Thursday, Oct 16, 2008
The Kansas Chapter of The Nature Conservancy (TNC) recently closed on a nearly 2,000-acre conservation easement bordering Tallgrass Prairie National Preserve, located in the Flint Hills of Chase County, Kansas.
In addition to the ongoing and significant investment of funding and resources through a special partnership with the National Park Service, The Nature Conservancy is working to establish a roothold for prairie conservation throughout Kansas. The goal is to ensure the long-term survival of all viable native species and community types.
âThis easement is especially important as it borders nearly three miles of Tallgrass Prairie National Preserve. Securing this easement adds a buffer of protection for the park,â said Brian Obermeyer, director of TNCâs Flint Hills initiative.
Tallgrass Prairie National Preserve is a new model of public/private partnership for the stewardship of resources and for providing opportunities for public enjoyment. Established by the Tallgrass Prairie National Preserve Act of 1996, the NPS owns 32 acres â the remaining 10,862 acres are privately owned by The Nature Conservancy, which purchased the land in 2005. The Nature Conservancy also serves as the cooperative manager (with the National Park Service) of the Tallgrass Prairie National Preserve.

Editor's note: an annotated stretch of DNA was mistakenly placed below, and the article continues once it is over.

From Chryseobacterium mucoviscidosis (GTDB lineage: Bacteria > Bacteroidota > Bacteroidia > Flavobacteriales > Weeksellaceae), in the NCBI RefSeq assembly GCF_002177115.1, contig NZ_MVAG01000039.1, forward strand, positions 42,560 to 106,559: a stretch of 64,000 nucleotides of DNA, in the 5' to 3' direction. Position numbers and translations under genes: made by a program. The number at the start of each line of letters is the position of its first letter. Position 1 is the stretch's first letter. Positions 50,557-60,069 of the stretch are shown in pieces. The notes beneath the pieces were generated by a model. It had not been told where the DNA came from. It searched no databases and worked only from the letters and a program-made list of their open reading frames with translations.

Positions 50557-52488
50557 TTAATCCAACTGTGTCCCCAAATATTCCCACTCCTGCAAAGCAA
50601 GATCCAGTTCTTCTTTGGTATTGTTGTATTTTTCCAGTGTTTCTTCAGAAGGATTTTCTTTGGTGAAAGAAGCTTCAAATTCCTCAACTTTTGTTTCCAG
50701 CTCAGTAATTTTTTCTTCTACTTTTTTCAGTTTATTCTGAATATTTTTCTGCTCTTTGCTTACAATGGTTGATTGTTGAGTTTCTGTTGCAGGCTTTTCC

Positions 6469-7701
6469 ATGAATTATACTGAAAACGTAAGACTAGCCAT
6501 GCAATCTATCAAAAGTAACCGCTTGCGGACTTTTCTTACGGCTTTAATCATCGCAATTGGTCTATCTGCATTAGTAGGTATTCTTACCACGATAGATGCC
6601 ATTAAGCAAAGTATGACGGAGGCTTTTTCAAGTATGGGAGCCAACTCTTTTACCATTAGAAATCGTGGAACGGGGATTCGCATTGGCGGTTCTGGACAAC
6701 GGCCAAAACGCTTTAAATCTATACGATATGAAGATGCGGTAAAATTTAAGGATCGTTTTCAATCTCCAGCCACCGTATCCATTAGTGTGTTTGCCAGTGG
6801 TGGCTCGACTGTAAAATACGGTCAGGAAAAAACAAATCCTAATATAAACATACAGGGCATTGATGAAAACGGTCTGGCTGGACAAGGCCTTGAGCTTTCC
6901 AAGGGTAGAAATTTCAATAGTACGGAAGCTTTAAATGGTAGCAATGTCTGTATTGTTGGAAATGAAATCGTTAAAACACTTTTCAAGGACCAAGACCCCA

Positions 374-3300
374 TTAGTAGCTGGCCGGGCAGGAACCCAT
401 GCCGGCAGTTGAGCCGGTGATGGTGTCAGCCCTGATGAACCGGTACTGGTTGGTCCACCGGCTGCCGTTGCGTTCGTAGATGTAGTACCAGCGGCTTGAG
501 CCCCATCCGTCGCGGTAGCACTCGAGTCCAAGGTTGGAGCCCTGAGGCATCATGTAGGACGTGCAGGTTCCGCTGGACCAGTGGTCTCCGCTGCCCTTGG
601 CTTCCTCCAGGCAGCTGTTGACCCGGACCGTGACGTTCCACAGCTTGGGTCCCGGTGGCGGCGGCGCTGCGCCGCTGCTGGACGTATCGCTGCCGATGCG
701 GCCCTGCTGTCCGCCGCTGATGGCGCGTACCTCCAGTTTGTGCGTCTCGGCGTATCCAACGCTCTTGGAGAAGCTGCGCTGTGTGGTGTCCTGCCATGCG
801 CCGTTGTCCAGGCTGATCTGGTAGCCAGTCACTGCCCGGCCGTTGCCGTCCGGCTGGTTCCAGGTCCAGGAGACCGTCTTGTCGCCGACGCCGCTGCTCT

The partner organizations â The Nature Conservancy, the National Park Service and the Kansas Park Trust â are dedicated to preserving and enhancing a nationally significant remnant of the tallgrass prairie ecosystem and the processes that sustain it; to preserving and interpreting the cultural resources of the preserve and the heritage associated with the former ranch property; and to offering opportunities for education, inspiration and enjoyment through public access to its geological, ecological, scenic and historical features.
For more information, click on the link below.